Creating eco-friendly refrigeration and cooling technology is one of the top concerns when it comes to fighting climate change. Thanks to resources and knowledge at Wichita State University, a Wichita company is one step closer to finding a solution to that problem.

HyperBorean announced today that it closed its pre-seed angel round of financing totaling $2.1 million. HyperBorean is a cleantech company based at Wichita State and founded in 2013 by Winfield-native Todd Gentry.

“WSU and GoCreate have been an absolute game changer in our ability to get to this stage,” says Gentry. “Without these resources, the cost of prototyping and testing would have been 10-20 times more than what we’ve invested. It’s just been incredible to have these resources available.”

WSU President Jay Golden says: “WSU is one of our nation’s most innovative universities, and the support we’ve provided to HyperBorean is a great example of our commitment to driving economic growth in Kansas. It’s at the heart of what we do and one of the reasons I came to Wichita State.”

Gentry has spent over five years doing research and development to invent an air conditioning compressor that converts waste heat into a power source for cooling. By using a heat source like concentrated solar power, the technology can be used to cool structures without the need for grid power.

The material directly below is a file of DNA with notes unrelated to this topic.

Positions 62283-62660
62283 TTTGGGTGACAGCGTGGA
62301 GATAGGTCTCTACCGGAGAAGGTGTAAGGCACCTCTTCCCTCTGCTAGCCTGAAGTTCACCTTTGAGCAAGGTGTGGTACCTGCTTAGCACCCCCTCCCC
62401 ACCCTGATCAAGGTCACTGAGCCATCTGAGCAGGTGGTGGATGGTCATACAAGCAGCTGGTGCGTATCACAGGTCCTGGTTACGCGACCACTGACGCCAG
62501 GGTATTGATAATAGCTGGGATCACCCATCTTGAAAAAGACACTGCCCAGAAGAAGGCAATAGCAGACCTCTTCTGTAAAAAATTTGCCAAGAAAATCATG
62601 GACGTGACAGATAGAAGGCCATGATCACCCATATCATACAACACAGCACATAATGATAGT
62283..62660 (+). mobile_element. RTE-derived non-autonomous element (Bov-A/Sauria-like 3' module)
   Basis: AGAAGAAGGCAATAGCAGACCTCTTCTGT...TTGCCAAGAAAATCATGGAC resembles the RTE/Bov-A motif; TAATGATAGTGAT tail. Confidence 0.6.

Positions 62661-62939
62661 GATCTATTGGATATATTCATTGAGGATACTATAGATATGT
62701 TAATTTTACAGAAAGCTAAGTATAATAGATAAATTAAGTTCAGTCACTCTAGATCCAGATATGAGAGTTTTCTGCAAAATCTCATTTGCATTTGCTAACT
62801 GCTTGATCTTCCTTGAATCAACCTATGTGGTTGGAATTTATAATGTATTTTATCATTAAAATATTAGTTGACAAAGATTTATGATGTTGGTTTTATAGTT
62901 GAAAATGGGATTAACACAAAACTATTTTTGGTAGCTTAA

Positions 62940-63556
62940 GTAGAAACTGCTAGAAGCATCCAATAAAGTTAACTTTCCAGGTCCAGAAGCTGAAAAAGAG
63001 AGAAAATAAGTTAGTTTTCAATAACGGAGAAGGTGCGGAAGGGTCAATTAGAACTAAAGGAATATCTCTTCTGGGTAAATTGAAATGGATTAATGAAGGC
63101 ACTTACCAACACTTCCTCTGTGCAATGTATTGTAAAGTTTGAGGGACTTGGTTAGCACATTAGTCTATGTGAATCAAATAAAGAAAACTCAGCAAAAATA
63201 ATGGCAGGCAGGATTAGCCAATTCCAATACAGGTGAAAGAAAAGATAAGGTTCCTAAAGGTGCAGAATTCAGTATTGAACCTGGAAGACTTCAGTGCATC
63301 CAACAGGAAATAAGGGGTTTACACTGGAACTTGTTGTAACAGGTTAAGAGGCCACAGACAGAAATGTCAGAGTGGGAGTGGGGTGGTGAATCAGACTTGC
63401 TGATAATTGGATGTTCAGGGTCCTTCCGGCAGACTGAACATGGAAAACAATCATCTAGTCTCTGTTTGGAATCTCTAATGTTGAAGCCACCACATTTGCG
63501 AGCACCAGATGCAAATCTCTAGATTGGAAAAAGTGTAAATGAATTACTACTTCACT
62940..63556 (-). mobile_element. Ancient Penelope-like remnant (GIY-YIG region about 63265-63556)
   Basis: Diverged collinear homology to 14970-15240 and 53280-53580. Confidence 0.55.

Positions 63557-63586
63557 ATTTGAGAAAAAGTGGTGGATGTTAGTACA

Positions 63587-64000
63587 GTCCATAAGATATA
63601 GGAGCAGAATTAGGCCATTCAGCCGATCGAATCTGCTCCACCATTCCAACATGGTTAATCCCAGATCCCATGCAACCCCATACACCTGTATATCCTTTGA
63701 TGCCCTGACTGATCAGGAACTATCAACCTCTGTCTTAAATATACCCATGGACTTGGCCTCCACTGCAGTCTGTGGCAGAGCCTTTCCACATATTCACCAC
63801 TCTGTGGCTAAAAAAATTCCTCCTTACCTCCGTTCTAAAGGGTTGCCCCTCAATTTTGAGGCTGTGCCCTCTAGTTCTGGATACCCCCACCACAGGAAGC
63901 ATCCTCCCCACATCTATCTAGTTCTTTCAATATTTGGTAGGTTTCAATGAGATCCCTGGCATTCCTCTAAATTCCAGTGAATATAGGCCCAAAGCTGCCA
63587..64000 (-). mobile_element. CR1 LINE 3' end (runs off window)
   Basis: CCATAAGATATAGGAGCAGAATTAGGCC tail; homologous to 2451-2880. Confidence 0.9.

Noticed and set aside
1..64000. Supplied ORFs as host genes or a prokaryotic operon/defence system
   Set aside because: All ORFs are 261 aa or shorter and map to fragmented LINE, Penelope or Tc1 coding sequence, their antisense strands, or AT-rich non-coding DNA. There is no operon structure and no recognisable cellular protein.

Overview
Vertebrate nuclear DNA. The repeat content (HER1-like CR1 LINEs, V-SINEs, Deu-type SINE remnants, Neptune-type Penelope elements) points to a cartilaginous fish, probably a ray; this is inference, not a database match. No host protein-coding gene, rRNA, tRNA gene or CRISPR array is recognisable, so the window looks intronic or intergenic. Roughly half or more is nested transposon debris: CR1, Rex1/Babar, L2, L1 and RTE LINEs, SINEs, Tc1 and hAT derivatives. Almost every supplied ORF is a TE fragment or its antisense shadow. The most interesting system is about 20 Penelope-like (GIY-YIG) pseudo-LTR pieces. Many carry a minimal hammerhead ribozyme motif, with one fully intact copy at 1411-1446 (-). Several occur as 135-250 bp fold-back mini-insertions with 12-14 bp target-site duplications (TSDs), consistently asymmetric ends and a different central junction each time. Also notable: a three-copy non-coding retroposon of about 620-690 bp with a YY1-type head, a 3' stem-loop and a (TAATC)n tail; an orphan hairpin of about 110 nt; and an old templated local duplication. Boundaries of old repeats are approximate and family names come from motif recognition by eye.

HyperBorean’s product is 100% built and designed in Kansas. The product was assembled at WSU’s makerspace — GoCreate, a Koch collaborative. HyperBorean’s headquarters location at WSU puts it in designated Federal Opportunity Zone.

“GoCreate gave Todd a platform and venue in which he could develop his invention, lower start-up costs, make connections and shorten the distance to the finish line for his concept and design,” says GoCreate Director Ty Masterson. “We are so proud. Todd is the ‘poster child’ of what GoCreate is all about.”

Gentry and Patrick Hosty, HyperBorean’s business developer, are also working with WSU Ventures, WSU’s Small Business Development Center and Wichita funders like Josh Oeding, president and CEO of e2e Accelerator and founder and managing member of Accelerate Venture Partners.

Gentry says he’s excited to emerge out of the research and development phase and into commercialization of his product. The next step for HyperBorean is displaying their prototype next month at the World Future Energy Summit in Abu Dhabi.

With demand for air conditioning expected to rise exponentially worldwide, there is a need for sustainable power sources. Because HyperBorean’s product runs without grid power, it could dramatically reduce the environmental impact and cost of cooling, Gentry says.

Read a feature story from 2018 on how GoCreate is helping accelerate innovation in the community.

Source: Wichita State-based cleantech company reaches $2.1 million in seed funding